Last year, GE Additive announced that it would invest $10 million over five years in the educational initiative GE Additive Education Program (AEP). The initiative was designed to nurture and develop the skills of tomorrow’s additive manufacturing experts, starting with making sure that students have access to the necessary resources and equipment – like polymer and metal 3D printers.
This past spring, GE Additive selected over 400 schools around the world to receive 3D printers as part of the program, and today, the company announced that it is now accepting entries from colleges and K-12 schools for this year’s cycle.
“GE’s AEP is already having a huge impact on student outcomes. Eighty percent of the primary and secondary students in this inaugural class had never 3D printed before, and two-thirds had never used CAD,” said Greg LaLonde, CEO of Polar3D, which supports AEP. “Now those same students are designing, programming and bringing their own digital models to life as printed objects.”
The AEP’s inaugural year was extremely successful, as more than 400 K-12 schools received two Polar Cloud-enabled 3D printers each, along with STEM curriculum, and eight universities and colleges were given direct metal laser melting (DMLM) machines.
“It is estimated that 180,000 students worldwide now have access to 3D printers as a result of the Education Program. We are excited to continue the program in 2018 and give students across all grades exposure to additive manufacturing,” said Jason Oliver, VP & CEO of GE Additive. “This will help promote interest in STEM and create a pipeline of qualified engineers and technicians to accelerate the adoption of additive manufacturing.”
This year, AEP will include a subsidy program, so any individual or organization can apply for a subsidy to purchase, on behalf of educational institutions, Polar Cloud-enabled 3D printers and curricula. Applications for the program are now live, and the deadline to apply is February 28, 2018.
The second AEP cycle isn’t the only news GE Additive is sharing today – Concept Laser, now a GE Additive company, recently worked with Bosch at one of its German plants to redesign a small metal part using additive manufacturing technology.
GE Additive is dedicated to developing and transforming the industrial sector, so when production planner Wolfgang Schliebitz and Dr.-Ing. Anna Ebert, process expert, at Bosch in Bamberg, wanted to use additive manufacturing to redesign a conventionally machined oil header, GE Additive was more than happy to help.Schliebitz and Dr. Ebert both work in the production line for common rail injectors (CRI), which contain oil headers: small tools that use oil to wet a thread in order to optimize the fitting between two components. While this may not sound incredibly important, new generations of injectors have different surface properties, making it even more necessary to lubricate the outside of the thread to prevent harmful friction. Additionally, the process itself is not easy, and the injector can get discarded if the torque expands out of the tolerance window in the middle of the process. Dr. Ebert took a closer look at the oil process on the CRI assembly line, and determined that the thread was only getting lubricated on the top, but not the bottom, which caused blind spots, and a redesign was deemed necessary.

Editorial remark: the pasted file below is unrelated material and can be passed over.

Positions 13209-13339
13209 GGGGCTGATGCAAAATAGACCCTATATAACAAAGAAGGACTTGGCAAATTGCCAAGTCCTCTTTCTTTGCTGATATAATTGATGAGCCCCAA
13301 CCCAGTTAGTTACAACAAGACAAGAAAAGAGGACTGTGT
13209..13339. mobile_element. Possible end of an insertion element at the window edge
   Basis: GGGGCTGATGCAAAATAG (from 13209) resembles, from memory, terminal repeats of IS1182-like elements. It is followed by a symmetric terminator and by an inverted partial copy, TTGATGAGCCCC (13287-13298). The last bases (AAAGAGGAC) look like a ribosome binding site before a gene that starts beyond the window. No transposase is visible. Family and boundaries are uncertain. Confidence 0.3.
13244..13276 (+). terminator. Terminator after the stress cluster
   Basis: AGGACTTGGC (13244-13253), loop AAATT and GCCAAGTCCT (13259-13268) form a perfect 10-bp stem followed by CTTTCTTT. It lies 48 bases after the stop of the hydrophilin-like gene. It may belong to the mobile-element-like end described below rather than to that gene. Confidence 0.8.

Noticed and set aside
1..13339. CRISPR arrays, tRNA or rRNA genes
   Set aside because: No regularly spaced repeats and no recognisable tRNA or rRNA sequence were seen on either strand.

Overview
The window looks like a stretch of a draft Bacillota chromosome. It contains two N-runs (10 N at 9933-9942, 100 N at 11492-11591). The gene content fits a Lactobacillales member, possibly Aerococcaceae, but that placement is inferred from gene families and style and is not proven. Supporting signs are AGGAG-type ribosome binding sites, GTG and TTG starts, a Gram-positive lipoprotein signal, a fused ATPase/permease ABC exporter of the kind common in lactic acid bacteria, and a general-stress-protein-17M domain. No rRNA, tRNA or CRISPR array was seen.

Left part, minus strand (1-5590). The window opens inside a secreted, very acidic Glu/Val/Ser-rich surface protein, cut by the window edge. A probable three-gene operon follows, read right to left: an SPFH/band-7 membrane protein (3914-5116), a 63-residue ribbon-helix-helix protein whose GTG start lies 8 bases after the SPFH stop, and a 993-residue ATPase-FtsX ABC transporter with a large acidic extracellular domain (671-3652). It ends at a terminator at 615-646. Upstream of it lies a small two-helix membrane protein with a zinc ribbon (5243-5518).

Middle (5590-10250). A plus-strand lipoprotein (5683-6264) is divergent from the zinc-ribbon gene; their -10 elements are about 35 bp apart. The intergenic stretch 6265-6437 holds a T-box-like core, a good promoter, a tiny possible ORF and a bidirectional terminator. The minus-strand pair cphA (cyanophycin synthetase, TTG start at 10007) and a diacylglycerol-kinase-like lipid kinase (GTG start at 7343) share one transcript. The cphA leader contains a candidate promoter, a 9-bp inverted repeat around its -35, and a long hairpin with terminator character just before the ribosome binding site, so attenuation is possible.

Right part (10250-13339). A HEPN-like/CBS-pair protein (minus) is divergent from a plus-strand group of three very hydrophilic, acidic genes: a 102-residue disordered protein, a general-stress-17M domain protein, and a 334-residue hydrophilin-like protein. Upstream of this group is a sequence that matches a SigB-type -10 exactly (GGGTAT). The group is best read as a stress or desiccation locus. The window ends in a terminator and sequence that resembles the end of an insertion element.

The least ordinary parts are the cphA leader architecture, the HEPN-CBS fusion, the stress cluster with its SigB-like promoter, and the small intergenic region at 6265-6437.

The first new design for an oil header with improved lubrication resulted in a traditionally machined component with four parts. But 3D printing can allow for components like the oil header to be created in just one piece.
The Bosch plant in Nuremberg has an M2 cusing metal 3D printing system, but as the oil header is a small tool, a smaller solution was required. So the company contacted Concept Laser and asked for help with the redesign, along with 3D printing several oil headers to have on hand.
Concept Laser assessed the oil header, and then re-engineered the tool so its channels could optimize the thread lubrication. Then, the company needed a non-corrosive, strong material for the new oil header, and chose CoCr. The tool was 3D printed on the company’s small Mlab cusing metal laser melting 3D printer, which uses a 100W laser to produce delicate parts.
According to a GE Additive release, “Working with the design and manufacturing experts at Concept Laser, Wolfgang Schliebitz and Dr.-Ing. Anna Ebert sought a production-ready solution from the 3D printer. This then resulted in a combination of a new geometry for the oil channels, a new material and a laser melting machine with the correct parameters – and as usual this was all delivered with the one-shot technology that laser melting offers.”
“The process fluctuations were visibly smoothed out. The 3D oil header was much better at delivering the right amount of oil to the right place,” Dr. Ebert said of the redesigned oil header. “The optimized oil channels were the crucial factor behind this. They guaranteed that wetting with oil took place not just at the top of the thread, as was previously the case, but also at the bottom. The blind spots for lubrication that we had previously been accustomed to no longer existed with the AM part.”
Once employees at the Bosch plant in Bamberg saw how it optimized CRI production, the tool was also introduced at the company’s other four plants in France, Germany, South Korea, and Turkey.
“The new oil header looked different. Smaller and more compact,” said Schliebitz. “But what was really surprising was the effect on our process during trials.”
By using 3D printing technology to redesign its oil header, Bosch was able to lower costs, development times, and waste. There is no outlay on the assembly, and the piece is fully optimized with improved lubricant channels.
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